4 ways EHR improves medical data entry
We often hear that EHR will make healthcare more efficient, accurate, and quick. But, what do speed, accuracy, and efficiency look like in this context? Many benefits can be observed in the back-end processes of your practice. Specifically, information is collected and data is sent to data entry employees. Here are four ways EHR improves medical data entry processes.
1. Data population
With EHR comes templates. Some templates include structured data, which means information from the EHR can populate forms within the EHR. The best example is a HCFA. A physician sees a patient, and inputs information about the diagnosis, procedures done, etc. After these EHR data sets are entered, coders review the information for appropriate billing CPTs and diagnosis codes. Finally, using a HCFA structured data template, a claim can be filled out automatically and billed immediately.
2. Limited duplicate entries
EHR allows processes to be automated. For data entry, automation reduces the number of duplicate EHR data entries, and therefore fewer mistakes are made. A good example follows the HCFA example from before. Although a second claim could be correct, if someone mistakenly tries to create a second medical claim for the same date of service, the system can flag the claim for review, particularly if the claims share the exact same information (CPTs, diagnosis codes, providers, etc.).
Flagging a claim for review ensures an erroneous duplicate claim will fail to go to the insurer, resulting in fewer denied claims. Similarly, the system catches duplicate patient records, so that anyone trying to input an individual as a “new” patient will receive a message if the patient already has a record within the EHR.
3. Less time between collection and entry
One of the most inefficient parts of EHR data entry used to be the time taken from data collection to data entry. Registration information, encounter details, and more might sit in a stack of papers for days before being given to the appropriate medical data entry worker. Not only does this result in possible mistakes (particularly if the worker could not go back to the original physician or employee to verify information), but it results in claims going out later, possibly outside timely filing if there is an extended data entry delay. EHR offers physicians and office staff a chance to enter all pertinent information during a visit, which in turn reduces medical data entry after the fact.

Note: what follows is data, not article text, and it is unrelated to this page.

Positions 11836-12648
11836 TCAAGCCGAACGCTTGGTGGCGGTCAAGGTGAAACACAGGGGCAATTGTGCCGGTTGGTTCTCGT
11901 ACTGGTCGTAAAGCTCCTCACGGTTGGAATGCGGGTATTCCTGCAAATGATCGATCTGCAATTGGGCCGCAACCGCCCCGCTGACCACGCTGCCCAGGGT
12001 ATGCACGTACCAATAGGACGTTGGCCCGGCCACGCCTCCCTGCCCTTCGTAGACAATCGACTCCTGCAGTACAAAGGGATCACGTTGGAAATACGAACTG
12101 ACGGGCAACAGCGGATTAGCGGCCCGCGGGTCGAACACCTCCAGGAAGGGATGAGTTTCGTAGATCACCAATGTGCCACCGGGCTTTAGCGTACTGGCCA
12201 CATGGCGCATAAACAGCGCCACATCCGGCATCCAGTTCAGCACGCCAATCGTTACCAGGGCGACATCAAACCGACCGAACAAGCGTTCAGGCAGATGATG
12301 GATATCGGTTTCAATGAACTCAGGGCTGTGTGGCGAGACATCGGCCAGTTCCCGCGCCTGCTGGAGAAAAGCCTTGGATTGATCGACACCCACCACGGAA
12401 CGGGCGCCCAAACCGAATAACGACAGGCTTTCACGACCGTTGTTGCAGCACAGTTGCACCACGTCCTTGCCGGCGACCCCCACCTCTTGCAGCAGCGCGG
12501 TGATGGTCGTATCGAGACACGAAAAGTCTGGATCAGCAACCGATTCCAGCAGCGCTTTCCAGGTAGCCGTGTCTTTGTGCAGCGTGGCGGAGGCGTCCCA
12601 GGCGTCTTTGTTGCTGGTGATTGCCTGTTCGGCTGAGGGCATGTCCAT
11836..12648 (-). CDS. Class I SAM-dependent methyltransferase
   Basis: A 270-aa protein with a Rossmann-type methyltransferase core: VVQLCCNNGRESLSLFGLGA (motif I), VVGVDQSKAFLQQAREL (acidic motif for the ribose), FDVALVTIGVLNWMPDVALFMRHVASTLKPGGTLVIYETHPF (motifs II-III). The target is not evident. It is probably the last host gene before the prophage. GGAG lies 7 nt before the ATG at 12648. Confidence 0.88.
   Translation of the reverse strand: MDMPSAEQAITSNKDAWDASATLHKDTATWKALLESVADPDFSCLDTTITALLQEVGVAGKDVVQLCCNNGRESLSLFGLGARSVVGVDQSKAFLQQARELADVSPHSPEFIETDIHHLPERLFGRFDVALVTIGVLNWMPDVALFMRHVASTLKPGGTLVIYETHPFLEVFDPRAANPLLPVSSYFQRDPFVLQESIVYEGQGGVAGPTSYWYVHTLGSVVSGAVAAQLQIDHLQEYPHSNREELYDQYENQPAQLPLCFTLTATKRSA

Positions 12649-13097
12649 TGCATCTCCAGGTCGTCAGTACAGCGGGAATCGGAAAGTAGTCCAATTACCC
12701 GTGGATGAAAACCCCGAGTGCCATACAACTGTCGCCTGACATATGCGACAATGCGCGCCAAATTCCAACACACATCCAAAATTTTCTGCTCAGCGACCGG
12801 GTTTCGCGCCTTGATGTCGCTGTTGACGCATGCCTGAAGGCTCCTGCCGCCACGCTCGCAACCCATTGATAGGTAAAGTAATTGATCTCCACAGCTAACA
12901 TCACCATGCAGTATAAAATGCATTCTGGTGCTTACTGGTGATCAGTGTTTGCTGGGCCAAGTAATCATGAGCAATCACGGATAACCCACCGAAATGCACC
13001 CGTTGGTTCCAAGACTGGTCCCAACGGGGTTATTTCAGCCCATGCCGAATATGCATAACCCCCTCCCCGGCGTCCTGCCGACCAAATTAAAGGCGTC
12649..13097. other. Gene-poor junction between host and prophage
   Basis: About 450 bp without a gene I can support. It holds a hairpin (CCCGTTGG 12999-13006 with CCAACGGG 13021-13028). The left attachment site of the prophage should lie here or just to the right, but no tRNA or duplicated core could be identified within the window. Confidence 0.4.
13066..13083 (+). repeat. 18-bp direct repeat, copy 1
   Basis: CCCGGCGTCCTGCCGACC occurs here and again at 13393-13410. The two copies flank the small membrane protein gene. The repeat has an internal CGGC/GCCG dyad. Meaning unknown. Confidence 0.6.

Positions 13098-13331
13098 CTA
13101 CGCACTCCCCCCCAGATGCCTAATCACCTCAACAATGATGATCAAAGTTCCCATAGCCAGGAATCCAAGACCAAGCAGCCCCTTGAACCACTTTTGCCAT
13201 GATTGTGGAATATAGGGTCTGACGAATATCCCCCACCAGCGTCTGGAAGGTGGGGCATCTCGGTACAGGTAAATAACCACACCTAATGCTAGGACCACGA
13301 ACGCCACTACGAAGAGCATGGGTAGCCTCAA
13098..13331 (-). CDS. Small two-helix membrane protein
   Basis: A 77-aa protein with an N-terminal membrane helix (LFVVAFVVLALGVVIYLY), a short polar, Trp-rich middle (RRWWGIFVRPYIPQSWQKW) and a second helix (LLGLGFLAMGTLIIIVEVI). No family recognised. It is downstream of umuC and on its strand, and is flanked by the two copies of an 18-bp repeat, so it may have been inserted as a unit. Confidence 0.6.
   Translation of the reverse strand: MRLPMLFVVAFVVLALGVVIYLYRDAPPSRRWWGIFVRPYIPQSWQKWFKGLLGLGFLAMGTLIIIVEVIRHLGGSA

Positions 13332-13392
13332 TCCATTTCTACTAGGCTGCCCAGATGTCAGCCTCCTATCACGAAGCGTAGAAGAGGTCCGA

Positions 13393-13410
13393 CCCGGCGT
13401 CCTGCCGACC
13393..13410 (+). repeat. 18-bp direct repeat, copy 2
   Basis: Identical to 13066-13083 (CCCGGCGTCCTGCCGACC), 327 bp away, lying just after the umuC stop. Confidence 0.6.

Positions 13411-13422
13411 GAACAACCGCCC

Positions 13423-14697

4. Voice-to-text medical records
Finally, the transcription of dictated notes leads to a delay in updating medical records. If a physician has a tight schedule and little time to write office notes, an insurance carrier requesting additional information might deny a claim due to the untimely receipt of those records. In particular, providers of surgical services sometimes have limited time to sit down and record their surgical notes comprehensibly. On top of that, transcriptionists still need to listen to the recordings and type notes.
Most EHR have voice-to-text features for physicians who have dictated notes. They speak the procedure and impression details while in their office, which is recorded and translated into text. From there, it is easily uploaded and saved to the patient’s record within the EHR, allowing anyone who needs the EHR data to find it. This limits the number of errors in a medical data entry since it comes directly from the physician’s lips, so to speak.
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